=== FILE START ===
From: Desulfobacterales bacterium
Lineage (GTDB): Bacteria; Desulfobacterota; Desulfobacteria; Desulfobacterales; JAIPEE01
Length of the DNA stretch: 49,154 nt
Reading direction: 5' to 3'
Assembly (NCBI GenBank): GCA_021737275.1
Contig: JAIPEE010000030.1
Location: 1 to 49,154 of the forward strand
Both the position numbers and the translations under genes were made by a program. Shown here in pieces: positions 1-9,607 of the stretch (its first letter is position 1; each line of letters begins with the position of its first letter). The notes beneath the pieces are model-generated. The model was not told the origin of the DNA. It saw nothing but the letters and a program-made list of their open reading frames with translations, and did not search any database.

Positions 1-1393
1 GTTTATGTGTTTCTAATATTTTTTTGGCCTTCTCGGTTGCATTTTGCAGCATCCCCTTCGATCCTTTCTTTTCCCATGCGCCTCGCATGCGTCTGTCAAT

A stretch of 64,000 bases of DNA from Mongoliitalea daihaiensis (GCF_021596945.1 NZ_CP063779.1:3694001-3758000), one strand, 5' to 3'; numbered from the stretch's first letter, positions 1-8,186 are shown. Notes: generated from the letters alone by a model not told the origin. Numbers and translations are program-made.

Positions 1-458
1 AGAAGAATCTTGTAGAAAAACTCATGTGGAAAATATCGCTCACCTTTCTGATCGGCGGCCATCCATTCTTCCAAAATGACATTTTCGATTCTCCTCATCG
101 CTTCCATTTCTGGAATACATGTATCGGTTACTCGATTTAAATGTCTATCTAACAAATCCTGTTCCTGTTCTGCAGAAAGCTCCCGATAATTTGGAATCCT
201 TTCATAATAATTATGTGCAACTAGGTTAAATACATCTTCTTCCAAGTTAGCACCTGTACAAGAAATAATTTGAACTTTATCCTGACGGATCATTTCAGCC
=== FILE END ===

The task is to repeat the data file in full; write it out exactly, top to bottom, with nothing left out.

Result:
From: Desulfobacterales bacterium
Lineage (GTDB): Bacteria; Desulfobacterota; Desulfobacteria; Desulfobacterales; JAIPEE01
Length of the DNA stretch: 49,154 nt
Reading direction: 5' to 3'
Assembly (NCBI GenBank): GCA_021737275.1
Contig: JAIPEE010000030.1
Location: 1 to 49,154 of the forward strand
Both the position numbers and the translations under genes were made by a program. Shown here in pieces: positions 1-9,607 of the stretch (its first letter is position 1; each line of letters begins with the position of its first letter). The notes beneath the pieces are model-generated. The model was not told the origin of the DNA. It saw nothing but the letters and a program-made list of their open reading frames with translations, and did not search any database.

Positions 1-1393
1 GTTTATGTGTTTCTAATATTTTTTTGGCCTTCTCGGTTGCATTTTGCAGCATCCCCTTCGATCCTTTCTTTTCCCATGCGCCTCGCATGCGTCTGTCAAT

A stretch of 64,000 bases of DNA from Mongoliitalea daihaiensis (GCF_021596945.1 NZ_CP063779.1:3694001-3758000), one strand, 5' to 3'; numbered from the stretch's first letter, positions 1-8,186 are shown. Notes: generated from the letters alone by a model not told the origin. Numbers and translations are program-made.

Positions 1-458
1 AGAAGAATCTTGTAGAAAAACTCATGTGGAAAATATCGCTCACCTTTCTGATCGGCGGCCATCCATTCTTCCAAAATGACATTTTCGATTCTCCTCATCG
101 CTTCCATTTCTGGAATACATGTATCGGTTACTCGATTTAAATGTCTATCTAACAAATCCTGTTCCTGTTCTGCAGAAAGCTCCCGATAATTTGGAATCCT
201 TTCATAATAATTATGTGCAACTAGGTTAAATACATCTTCTTCCAAGTTAGCACCTGTACAAGAAATAATTTGAACTTTATCCTGACGGATCATTTCAGCC